Silicone bakeware is easy to clean and store making it a must for many cooks. This is a guide about using silicone bakeware.
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I have found that using silicone mats for baking is the best. However, these sheets aren't the easiest things to store when you are done with them. So my solution to this dilemma was to use an empty paper towel roll and roll the silicone sheet up and stuff it inside. I find that way I can simply slip it into a drawer or cupboard.
Silicone pans can be difficult to handle when full of batter or dough. So when using silicone bake ware I put the silicone pan on an upside down cooling rack before filling it with batter or dough. The cooling rack allows the heat to circulate properly and makes the silicone pan easier to handle. I turn the cooling rack upside down to prevent the "feet" of the rack from getting caught on the oven rack when sliding it in and out of the oven.
By Nicoletta from San Diego, CA
Anyone who uses silicone baking mats or silpats to bake sticky cookies or to make candy knows that, once you wash them in hot, soapy water and rinse them, you might be stuck as to where to dry them thoroughly before storing. My solution is to simply put the damp mats right back into the oven on oven racks. Most likely, the oven will be warm from baking anyway, and the mats dry nice and flat in no time.
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Here are questions related to Using Silicone Bakeware.
I bought a silicone baking pan and was wondering if I need to grease it? Do I have to put a cookie sheet under it when I bake with it? It seems so flimsy.
By Sharon from Long Island, NY
By susan winship11/24/2010
Don't grease them. Do put on a cookie sheet for stability.
I just bought a blue, flexible, fluted bowl with a funnel in the middle, as used for angel food cake. I bought it at a thrift store and thought it was a Jello mold, but someone told me it is for baking cakes. Can anyone advise me how to use this? I am afraid of it melting in the oven. I believe it is made of silicone. I look forward to your replies. Thank you.
By Sandy Kinney12/14/2011
I have one of these blue silicone bundt cake pans, too. I really like it. Do NOT use no stick spray. The cake comes out very nicely after it is baked. Be sure to put it on a cookie sheet or pizza pan when you put it in the oven. It is too flexible to just be on the oven rack.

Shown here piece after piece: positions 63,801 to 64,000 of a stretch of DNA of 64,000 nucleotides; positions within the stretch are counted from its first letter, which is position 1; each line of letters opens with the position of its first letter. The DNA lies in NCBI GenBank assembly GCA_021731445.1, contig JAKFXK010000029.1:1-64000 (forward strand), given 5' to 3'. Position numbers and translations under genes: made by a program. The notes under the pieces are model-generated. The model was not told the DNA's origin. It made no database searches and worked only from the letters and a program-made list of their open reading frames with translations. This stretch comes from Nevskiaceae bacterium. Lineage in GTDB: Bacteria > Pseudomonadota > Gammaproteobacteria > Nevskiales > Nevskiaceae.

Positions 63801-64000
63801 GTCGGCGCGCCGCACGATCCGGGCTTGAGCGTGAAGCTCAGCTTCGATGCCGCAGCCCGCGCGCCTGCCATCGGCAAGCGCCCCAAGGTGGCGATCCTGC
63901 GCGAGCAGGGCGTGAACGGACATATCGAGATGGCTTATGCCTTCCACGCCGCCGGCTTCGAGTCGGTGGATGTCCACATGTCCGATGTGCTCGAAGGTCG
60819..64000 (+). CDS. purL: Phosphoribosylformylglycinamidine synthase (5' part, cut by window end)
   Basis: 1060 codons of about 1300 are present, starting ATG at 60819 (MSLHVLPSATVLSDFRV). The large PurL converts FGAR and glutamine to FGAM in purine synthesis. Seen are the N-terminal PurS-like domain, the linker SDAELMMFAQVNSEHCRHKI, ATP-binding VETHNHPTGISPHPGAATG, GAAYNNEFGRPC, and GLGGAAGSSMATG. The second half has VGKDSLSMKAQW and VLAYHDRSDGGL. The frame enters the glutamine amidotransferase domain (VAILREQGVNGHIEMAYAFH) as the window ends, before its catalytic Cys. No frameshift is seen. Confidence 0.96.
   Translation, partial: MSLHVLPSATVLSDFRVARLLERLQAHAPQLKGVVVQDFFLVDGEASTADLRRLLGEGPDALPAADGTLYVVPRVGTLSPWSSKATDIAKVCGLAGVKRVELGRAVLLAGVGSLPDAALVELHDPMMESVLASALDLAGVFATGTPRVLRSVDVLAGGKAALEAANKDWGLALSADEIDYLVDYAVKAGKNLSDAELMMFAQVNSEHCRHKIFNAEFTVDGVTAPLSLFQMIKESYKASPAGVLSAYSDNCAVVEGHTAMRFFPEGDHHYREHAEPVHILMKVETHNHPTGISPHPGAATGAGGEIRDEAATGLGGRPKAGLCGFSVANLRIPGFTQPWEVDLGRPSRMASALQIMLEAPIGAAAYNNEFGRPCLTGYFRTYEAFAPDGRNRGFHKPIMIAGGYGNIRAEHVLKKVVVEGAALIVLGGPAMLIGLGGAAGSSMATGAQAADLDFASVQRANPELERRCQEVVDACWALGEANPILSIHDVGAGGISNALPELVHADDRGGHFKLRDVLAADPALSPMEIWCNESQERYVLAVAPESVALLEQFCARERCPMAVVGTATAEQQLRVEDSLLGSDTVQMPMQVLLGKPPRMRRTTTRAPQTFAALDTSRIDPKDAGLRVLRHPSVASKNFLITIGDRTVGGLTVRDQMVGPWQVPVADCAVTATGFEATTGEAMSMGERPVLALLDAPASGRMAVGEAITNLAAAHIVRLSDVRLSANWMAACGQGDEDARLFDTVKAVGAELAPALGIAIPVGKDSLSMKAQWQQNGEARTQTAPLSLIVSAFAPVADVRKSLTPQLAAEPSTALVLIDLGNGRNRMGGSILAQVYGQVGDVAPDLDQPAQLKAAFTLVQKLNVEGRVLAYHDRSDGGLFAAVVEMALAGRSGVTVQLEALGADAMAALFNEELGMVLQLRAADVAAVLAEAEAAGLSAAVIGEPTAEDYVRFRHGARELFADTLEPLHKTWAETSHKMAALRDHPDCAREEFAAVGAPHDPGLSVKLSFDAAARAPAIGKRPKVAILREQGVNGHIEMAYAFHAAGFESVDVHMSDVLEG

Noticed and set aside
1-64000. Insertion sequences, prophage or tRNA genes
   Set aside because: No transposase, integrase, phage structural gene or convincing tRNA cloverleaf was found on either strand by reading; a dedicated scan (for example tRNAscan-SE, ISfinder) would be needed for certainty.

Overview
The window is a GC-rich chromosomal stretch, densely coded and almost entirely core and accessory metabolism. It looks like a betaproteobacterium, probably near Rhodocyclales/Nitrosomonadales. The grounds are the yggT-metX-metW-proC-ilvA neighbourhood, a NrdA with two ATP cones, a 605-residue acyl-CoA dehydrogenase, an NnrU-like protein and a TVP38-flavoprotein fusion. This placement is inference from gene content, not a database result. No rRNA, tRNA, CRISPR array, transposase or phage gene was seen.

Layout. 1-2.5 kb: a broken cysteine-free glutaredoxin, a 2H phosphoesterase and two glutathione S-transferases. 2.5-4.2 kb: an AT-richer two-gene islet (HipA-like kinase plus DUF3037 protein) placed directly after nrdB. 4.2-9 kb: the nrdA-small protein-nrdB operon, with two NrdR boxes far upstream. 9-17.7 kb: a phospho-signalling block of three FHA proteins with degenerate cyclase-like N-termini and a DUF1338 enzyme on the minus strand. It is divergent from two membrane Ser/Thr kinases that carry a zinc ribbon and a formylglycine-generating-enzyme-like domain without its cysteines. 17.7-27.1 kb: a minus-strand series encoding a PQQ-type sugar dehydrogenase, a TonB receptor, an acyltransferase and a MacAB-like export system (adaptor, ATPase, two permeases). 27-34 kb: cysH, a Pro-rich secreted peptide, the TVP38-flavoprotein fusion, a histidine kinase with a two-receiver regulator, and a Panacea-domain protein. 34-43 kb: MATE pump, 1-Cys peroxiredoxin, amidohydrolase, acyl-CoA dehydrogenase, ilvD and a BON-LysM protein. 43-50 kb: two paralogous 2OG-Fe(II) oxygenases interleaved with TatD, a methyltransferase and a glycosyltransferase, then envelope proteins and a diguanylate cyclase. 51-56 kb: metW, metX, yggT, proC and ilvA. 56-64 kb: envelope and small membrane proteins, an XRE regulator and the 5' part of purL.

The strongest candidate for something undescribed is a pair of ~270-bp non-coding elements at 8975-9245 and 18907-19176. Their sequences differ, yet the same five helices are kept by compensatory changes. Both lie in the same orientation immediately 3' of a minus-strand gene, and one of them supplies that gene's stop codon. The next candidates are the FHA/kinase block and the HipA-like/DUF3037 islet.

Would you grease a silicone bread pan? I am making zucchini bread.
By Jan H from north TX
Thrifty Fun has been around so long that many of our pages have been reset several times. Archives are older versions of the page and the feedback that was provided then.
I would like to know if anyone has had any experience with the silicone bakeware. I had a loaf pan given to me, but with no instructions. Do you have to grease it at all? Does the food you bake come out easily or break into pieces? I'd kinda like to get a muffin tin if they would come out OK. I would appreciate any info.
Barb from Liberal, MO
Personally, I don't like it. I bought it on sale so I don't feel too bad, but I would not buy anymore pieces.
When I bake banana bread or muffins, after removing the loaf I leave it turned upside down, letting the heat rise up through the loaf, to continue heating. When it cools, I can slice. (01/10/2009)
The flexible silicone bakeware performs wonderfully with most of the limitations mentioned above. The new silicone surface stainless steel bakeware is much different in that it has the features of traditional bakeware with the non-stick features of Teflon, but with none of the drawbacks. This is the stuff that I would suggest.
I am trying to make cupcakes in a silicone pan and every time I go to remove the cupcakes, they are still sticking and tearing apart. I have it with and without cooking spray to no avail. I am letting them cool, but inside they are still a little warm. How long should I let them cool? What am I doing wrong?